- New Rules
- The Case Against the Proposal
- The Investment Company Institute’s Perspective
- Other Pros and Cons
Late last year, the Securities and Exchange Commission proposed four rules that focus on increasing competition for equity orders. One would require open auctions for certain orders. Another, Regulation Best Execution, would set a standard for broker-dealers and other market participants, and require policies and procedures on finding the most favorable price points for customers.
The proposals stem in part from concerns about payment for order flow, a process in which brokerages sell customer orders to market makers that offer the highest prices. These transactions came into question during the trading frenzy surrounding GameStop and other meme stocks in early 2021.
The Case Against the Proposal
Financial industry trade associations generally said they agreed with the SEC’s effort to increase transparency and competition for orders, but they opposed the agency’s approach, because they consider that the SEC is trying to do too much and too fast for no apparent reason.
SEC proposals designed to help investors get better prices for their stock trades are getting strong pushback from financial industry groups also because they argue that these measures would increase costs for investors and conflict with rules in place that are already working.
According to Securities Industry and Financial Markets Association CEO Kenneth Bentsen Jr., the SEC could not identify a market failure that would justify the dramatic structural changes proposed, yet the proposals, individually and together, would result in fundamental changes with uncertain and consequential results. SIFMA commissioned a study included with comments by financial professionals demonstrating that the cumulative effects of the proposals likely overstate the purported benefits and likely understate the costs of its proposals.
The Investment Company Institute’s Perspective
The Investment Company Institute, which represents the mutual fund sector, told the SEC to slow down.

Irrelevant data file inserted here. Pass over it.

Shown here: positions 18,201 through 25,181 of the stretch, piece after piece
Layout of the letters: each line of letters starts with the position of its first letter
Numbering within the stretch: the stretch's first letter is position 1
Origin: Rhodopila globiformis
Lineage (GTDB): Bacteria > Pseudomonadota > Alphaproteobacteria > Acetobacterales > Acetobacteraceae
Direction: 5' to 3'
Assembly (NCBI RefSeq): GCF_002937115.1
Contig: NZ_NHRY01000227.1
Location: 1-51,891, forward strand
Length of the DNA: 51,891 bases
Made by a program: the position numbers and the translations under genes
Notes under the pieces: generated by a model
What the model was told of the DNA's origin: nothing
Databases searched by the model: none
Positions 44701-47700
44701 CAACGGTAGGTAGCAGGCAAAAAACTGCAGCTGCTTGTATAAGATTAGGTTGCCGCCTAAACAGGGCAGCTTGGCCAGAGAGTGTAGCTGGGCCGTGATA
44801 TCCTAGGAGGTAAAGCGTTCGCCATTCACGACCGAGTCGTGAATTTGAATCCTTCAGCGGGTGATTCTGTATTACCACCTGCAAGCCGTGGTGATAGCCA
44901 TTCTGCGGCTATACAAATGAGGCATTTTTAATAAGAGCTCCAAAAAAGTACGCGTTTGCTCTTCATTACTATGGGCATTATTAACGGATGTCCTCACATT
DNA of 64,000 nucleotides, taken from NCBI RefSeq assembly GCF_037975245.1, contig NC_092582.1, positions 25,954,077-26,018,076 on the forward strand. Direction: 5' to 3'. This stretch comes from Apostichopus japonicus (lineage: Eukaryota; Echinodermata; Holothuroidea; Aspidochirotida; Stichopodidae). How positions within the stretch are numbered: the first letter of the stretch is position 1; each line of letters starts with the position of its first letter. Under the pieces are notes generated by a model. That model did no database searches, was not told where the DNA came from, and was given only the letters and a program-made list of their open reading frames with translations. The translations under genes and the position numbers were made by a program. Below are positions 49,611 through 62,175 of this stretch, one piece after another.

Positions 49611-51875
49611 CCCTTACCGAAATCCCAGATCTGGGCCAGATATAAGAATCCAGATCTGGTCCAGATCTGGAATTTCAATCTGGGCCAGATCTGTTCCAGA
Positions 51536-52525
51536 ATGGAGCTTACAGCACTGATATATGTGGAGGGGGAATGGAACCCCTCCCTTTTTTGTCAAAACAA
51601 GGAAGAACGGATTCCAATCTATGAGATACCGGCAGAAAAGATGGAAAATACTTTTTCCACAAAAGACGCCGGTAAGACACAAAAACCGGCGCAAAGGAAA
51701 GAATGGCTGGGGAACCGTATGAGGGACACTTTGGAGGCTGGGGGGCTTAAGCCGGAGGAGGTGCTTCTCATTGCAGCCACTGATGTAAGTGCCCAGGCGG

ICI CEO Eric Pan thinks that the SEC has issued a large number of proposals that will lead to far-reaching and interconnected changes to the equity and fixed income markets. They total more than four thousand pages, and none should be considered in isolation.
Other Pros and Cons
Proponents of the payment for order flow say that it allows commission-free trading. But SEC Chairman Gary Gensler has questioned whether investors are consistently getting the best deal possible.
In its comment letter, SIFMA said the SEC hasn’t justified why Regulation Best Execution is necessary.
According to Ellen Greene, SIFMA managing director of equity and options market structure, SIFMA believes the existing rules work very well to support best execution for current market conditions. The Commission has not articulated a single quantifiable benefit that would result from the adoption of Regulation Best Execution or that would justify the significant costs and burdens to broker-dealers and, in turn, investors.
ICI warned that Regulation Best Execution would hinder financial advisors’ ability to get the best trading prices for their customers in discretionary accounts.
ICI deputy general counsel Sarah Bessin and assistant general counsel Kevin Ercoline wrote in a comment letter that having advisory accounts subject to the enhanced due diligence measures for ‘conflicted transactions’ and the competitive auction function would result in worse average executed prices for those advisory accounts as advisors would no longer be able to aggregate orders and utilize economies of scale.
According to American Securities Association CEO Christopher Iacovella, Regulation Best Execution would upend a retail broker-dealer’s business model, which currently maximizes efficiency and returns. Thus, prescriptive requirements can ultimately cost the customer more money, and American Securities Association cautions the SEC from pushing firms into untenable situations when current best execution requirements are working well for markets and customers.
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